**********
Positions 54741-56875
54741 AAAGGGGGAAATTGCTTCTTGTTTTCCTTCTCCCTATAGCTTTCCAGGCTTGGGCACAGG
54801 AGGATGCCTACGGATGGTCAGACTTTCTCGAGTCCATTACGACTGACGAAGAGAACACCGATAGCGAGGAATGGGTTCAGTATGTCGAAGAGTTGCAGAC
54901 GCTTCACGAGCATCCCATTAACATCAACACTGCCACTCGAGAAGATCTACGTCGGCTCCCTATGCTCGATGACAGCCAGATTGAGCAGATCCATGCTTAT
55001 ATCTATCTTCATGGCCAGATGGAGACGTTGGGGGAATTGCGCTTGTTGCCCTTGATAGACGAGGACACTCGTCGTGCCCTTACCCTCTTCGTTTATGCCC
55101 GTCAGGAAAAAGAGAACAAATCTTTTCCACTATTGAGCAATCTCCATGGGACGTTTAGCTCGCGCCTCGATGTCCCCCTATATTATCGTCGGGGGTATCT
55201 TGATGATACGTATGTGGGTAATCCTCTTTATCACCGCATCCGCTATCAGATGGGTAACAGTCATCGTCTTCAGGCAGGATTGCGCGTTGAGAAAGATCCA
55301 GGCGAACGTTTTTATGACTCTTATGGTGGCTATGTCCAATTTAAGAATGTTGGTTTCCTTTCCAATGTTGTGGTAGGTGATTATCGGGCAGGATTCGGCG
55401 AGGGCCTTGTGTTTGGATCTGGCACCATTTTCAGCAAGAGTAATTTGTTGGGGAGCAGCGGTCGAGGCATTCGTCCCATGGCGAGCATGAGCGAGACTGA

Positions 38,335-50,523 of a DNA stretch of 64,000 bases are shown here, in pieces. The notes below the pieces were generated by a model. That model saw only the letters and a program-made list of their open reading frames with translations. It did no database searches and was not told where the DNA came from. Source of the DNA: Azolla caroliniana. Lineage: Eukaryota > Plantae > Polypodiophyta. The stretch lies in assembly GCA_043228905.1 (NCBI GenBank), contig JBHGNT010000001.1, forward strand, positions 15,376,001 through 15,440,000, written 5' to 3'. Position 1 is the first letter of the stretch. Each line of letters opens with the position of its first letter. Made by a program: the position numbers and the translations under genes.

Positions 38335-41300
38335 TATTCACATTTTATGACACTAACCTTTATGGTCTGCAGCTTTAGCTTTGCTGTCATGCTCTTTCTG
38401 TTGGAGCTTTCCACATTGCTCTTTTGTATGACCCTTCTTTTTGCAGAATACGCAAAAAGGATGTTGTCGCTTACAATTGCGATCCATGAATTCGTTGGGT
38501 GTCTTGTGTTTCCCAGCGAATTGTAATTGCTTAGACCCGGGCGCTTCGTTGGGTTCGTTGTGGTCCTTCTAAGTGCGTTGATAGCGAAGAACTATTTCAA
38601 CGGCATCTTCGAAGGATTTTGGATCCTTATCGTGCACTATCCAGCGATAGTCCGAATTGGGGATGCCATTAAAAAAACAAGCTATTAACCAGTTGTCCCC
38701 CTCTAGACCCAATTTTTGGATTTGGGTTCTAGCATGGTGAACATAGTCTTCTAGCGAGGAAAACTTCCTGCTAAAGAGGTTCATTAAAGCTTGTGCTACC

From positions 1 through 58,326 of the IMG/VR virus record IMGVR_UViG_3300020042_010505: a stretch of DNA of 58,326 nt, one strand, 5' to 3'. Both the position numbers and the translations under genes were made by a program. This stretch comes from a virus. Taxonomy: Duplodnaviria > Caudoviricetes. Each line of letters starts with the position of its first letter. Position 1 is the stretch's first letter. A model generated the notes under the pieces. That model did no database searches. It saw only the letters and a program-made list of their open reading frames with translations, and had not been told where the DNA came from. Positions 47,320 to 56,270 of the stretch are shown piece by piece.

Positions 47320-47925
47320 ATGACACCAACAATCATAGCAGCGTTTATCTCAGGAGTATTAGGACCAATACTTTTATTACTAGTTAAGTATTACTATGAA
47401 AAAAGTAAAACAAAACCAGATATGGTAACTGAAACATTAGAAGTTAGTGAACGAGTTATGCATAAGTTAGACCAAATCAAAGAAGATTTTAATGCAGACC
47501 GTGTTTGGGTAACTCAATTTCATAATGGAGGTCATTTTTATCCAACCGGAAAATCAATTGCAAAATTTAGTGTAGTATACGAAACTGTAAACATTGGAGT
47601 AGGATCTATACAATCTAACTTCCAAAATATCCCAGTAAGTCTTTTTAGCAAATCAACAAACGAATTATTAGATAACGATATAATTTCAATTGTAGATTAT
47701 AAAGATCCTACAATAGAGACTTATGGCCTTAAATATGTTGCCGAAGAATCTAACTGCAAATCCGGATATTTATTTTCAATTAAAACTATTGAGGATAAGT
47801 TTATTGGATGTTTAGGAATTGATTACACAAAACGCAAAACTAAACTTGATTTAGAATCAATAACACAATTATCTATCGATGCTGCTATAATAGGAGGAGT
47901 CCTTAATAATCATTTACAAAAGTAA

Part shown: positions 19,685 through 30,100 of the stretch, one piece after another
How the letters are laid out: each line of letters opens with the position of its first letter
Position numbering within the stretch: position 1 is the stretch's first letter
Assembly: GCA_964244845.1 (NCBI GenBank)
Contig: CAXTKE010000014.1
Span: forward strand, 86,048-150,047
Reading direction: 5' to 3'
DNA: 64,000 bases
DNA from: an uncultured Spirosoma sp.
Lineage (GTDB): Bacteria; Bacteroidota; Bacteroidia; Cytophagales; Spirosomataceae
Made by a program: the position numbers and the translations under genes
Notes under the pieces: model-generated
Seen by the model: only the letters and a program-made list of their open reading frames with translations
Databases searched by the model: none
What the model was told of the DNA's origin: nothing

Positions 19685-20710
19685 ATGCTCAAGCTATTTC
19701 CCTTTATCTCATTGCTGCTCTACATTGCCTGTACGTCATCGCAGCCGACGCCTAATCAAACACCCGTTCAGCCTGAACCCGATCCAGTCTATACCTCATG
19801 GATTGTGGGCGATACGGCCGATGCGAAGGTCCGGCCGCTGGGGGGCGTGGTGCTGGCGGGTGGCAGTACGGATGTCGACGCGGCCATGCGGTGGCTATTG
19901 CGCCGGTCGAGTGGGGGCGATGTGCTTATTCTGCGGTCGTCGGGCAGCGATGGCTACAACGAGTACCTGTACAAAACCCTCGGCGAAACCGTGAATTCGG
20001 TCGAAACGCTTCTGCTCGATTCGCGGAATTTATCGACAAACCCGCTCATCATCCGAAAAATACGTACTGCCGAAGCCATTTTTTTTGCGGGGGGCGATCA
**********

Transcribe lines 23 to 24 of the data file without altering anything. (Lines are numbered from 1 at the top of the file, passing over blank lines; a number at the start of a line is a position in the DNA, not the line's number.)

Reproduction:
47701 AAAGATCCTACAATAGAGACTTATGGCCTTAAATATGTTGCCGAAGAATCTAACTGCAAATCCGGATATTTATTTTCAATTAAAACTATTGAGGATAAGT
47801 TTATTGGATGTTTAGGAATTGATTACACAAAACGCAAAACTAAACTTGATTTAGAATCAATAACACAATTATCTATCGATGCTGCTATAATAGGAGGAGT